The following is not meant to be a complete analysis or guide to peppers, but is intended to be a quick summary of some facts about their differences which may help in deciding their best usage as adaptation is needed from one food recipe to another. Black pepper (Piper nigrum) Black pepper, Piper nigrum, is a flowering vine in the family Piperaceae, a drupe, cultivated for its fruit, which is most often dried and used as a spice/seasoning. As is the case with all drupes, the fruits contain a single seed, is dark red when fully mature, and is known as a peppercorn when dried. Derived from the ground peppercorns is the product described simply as pepper, or more precisely as black pepper (cooked and dried unripe fruit), green pepper (dried unripe fruit) and white pepper(unripe fruit seeds). White pepper, the seed of the pepper plant alone, after the darker skin of the pepper fruit is removed. Accomplished usually by a process known as retting, once done, the naked seed is dried. The process happens when fully ripe red pepper berries are soaked in water for about a week, during which the flesh of the pepper softens and decays. It is then rubbed to remove what remains of the fruit, and the naked seed is dried. Sometimes alternative processes are used, including mechanical, chemical or biological methods. White pepper has a slightly different flavor than black pepper. It is often used in cream sauces, light-colored sauces and mashed potatoes, where black pepper would visibly stand out. Chinese and Thai cuisine, and dishes like salads also are often seasoned with white pepper. White Bells These white (or albino) peppers are great for gourmet salads. It is a sweet bell pepper and will stay white for a long time before turning red. Peruvian Whites are a variety of habaneros are not truly white, but are pale off-white to pale yellow. Often referred to as White Lightening because of the intensely hot flavor and their firey zap.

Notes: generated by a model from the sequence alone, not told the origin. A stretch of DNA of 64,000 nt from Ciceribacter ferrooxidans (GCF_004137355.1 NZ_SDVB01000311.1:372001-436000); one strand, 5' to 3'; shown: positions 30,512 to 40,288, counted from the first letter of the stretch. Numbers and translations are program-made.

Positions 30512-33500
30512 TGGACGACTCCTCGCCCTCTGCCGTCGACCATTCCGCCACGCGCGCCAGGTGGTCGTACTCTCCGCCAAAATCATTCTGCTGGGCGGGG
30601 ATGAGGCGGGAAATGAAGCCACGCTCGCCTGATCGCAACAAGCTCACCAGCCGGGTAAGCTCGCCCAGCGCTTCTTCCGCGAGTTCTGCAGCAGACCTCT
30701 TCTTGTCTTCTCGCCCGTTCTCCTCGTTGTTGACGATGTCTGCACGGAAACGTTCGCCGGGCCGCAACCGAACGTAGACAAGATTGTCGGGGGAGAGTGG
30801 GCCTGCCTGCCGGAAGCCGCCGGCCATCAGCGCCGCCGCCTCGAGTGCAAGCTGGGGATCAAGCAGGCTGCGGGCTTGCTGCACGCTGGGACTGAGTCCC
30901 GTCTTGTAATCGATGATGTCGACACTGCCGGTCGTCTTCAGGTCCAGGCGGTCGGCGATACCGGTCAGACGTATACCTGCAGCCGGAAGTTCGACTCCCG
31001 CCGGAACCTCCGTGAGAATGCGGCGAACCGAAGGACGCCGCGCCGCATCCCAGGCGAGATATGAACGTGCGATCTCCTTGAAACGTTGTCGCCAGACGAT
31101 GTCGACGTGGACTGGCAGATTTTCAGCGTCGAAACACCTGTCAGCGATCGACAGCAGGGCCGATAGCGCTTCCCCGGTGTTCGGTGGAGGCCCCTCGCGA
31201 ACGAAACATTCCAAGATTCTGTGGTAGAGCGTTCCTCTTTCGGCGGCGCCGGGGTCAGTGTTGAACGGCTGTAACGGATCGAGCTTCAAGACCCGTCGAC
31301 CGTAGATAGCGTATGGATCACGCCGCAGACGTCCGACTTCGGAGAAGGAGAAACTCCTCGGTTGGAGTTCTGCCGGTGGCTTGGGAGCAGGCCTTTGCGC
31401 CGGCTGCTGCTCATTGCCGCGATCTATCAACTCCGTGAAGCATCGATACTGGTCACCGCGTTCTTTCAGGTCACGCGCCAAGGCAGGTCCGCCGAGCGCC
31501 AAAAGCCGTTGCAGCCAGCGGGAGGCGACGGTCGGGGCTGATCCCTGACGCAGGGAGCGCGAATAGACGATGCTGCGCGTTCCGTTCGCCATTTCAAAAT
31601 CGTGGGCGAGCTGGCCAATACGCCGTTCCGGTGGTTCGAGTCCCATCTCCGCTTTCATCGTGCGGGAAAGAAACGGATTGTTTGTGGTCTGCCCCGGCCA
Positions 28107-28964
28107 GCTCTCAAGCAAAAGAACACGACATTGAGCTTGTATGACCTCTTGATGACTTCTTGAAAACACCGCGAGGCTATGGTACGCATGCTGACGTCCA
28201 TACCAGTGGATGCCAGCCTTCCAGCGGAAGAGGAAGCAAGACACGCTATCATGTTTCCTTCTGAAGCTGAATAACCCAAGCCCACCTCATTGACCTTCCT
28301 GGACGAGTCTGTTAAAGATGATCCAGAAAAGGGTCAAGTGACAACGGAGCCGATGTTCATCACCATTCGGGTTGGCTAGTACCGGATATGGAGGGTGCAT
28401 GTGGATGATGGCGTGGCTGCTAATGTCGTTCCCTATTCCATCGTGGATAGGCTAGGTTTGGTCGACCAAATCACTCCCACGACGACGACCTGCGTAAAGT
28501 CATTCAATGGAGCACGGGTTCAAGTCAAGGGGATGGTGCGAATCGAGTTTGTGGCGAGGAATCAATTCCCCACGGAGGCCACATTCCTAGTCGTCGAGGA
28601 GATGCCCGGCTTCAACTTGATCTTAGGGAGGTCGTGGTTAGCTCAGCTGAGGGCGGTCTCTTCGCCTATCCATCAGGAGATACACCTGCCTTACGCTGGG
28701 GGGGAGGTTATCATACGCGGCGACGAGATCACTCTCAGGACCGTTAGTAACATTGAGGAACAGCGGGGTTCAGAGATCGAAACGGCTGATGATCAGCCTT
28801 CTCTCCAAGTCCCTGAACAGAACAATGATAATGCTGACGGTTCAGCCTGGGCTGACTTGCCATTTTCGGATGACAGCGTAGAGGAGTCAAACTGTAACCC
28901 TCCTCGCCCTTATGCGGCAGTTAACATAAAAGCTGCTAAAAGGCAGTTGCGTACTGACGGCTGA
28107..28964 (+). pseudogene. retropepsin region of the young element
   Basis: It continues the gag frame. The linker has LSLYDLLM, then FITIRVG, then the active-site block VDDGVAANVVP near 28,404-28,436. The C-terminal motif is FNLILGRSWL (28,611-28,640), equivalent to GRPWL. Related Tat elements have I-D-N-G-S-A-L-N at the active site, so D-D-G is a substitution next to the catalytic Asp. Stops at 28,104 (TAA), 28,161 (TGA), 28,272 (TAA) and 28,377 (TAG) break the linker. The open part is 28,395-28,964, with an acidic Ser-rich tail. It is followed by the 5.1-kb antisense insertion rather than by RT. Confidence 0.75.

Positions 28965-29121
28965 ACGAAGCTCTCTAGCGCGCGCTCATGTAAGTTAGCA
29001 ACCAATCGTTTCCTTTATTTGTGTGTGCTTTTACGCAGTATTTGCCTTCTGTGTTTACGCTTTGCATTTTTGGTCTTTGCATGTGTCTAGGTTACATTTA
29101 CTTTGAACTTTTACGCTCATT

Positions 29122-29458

- The White Habanero is a brand new, lovely variety of the Habanero
- The beautiful chiles are approximately 2 inches long by 3/4 of an inch in diamater
- Over 300,000 Scoville Units which is about ten times hotter than a standard Jalapeño Pepper
- Matures in 85 to 90 days
- • Can be used fresh, but makes wonderful, fiery dried chile powder or ultra hot white hot sauce!
- Chili powder: a finely ground mixture of dried chili peppers
- Crushed red pepper: a coarsely crushed mixture of dried chili peppers
- Whole peppers that are red, especially:
- Cayenne Pepper
- Bell Pepper: has various colors including red
- Pickled ripe peppercorns
Fun Facts about Peppers
Chili Peppers (en masse) from Nahuatl chilli is the fruit of plants from the genus Capsicum of the nightshade family, Solanaceae . The term used in many countries is just chilli without “pepper”. Chili peppers originated in the Americas. After the Columbian Exchange, many cultivars of chili pepper spread throughout the world to be used in both food and medicine. Chili peppers arrived in Asia through Portuguese navigators ca: 16th century. India is the world’s largest producer, consumer and exporter of chili peppers